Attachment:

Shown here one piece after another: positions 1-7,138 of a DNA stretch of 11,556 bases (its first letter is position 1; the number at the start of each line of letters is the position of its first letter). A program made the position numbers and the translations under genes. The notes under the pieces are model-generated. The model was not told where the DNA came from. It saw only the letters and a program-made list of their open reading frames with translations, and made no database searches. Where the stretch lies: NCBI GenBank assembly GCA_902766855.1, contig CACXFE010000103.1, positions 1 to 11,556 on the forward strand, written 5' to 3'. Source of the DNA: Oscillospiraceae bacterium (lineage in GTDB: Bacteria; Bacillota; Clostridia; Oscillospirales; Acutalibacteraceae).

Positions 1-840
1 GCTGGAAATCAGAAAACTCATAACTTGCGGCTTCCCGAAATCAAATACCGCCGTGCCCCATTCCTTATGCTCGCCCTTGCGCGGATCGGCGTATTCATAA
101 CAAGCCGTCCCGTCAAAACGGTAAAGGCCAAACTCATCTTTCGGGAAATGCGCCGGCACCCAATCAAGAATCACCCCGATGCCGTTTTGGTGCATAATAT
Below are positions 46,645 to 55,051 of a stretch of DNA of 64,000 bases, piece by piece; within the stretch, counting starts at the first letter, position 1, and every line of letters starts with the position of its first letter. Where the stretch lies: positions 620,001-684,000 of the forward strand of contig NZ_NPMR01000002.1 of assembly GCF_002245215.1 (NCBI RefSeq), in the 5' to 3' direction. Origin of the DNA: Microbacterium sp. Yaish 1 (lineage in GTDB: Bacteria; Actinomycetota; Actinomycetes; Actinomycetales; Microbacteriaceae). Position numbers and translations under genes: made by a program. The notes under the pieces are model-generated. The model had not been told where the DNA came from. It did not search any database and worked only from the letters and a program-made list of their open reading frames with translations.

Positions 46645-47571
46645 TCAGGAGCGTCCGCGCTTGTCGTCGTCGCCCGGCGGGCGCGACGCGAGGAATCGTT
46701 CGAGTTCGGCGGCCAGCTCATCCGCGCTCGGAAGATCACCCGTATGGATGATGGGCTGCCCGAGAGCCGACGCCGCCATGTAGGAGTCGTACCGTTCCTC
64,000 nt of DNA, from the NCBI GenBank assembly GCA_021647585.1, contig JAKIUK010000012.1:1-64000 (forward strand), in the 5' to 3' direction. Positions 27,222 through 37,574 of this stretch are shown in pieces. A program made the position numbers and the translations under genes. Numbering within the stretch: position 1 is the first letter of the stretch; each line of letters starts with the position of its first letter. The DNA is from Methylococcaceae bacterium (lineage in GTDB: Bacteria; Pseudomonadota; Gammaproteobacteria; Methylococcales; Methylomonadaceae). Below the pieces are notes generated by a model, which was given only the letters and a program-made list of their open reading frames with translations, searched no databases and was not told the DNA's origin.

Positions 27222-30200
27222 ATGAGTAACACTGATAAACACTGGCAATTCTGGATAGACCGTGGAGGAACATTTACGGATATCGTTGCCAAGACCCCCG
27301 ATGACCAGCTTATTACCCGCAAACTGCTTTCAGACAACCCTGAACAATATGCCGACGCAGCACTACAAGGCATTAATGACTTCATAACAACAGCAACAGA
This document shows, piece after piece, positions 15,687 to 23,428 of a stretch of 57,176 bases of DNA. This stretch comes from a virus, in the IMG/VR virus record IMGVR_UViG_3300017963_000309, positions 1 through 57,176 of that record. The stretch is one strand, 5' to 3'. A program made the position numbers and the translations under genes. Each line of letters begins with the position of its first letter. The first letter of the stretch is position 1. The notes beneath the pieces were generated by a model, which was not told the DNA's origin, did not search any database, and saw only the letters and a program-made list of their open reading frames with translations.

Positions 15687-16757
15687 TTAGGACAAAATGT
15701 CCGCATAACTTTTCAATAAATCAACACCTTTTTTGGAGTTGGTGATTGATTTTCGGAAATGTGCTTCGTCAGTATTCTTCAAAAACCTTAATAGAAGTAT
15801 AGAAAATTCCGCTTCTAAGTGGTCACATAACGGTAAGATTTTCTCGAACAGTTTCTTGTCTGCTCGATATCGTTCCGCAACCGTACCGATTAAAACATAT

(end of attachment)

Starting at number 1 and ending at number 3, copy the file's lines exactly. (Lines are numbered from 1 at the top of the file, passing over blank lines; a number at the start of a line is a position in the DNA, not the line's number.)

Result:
Shown here one piece after another: positions 1-7,138 of a DNA stretch of 11,556 bases (its first letter is position 1; the number at the start of each line of letters is the position of its first letter). A program made the position numbers and the translations under genes. The notes under the pieces are model-generated. The model was not told where the DNA came from. It saw only the letters and a program-made list of their open reading frames with translations, and made no database searches. Where the stretch lies: NCBI GenBank assembly GCA_902766855.1, contig CACXFE010000103.1, positions 1 to 11,556 on the forward strand, written 5' to 3'. Source of the DNA: Oscillospiraceae bacterium (lineage in GTDB: Bacteria; Bacillota; Clostridia; Oscillospirales; Acutalibacteraceae).

Positions 1-840
1 GCTGGAAATCAGAAAACTCATAACTTGCGGCTTCCCGAAATCAAATACCGCCGTGCCCCATTCCTTATGCTCGCCCTTGCGCGGATCGGCGTATTCATAA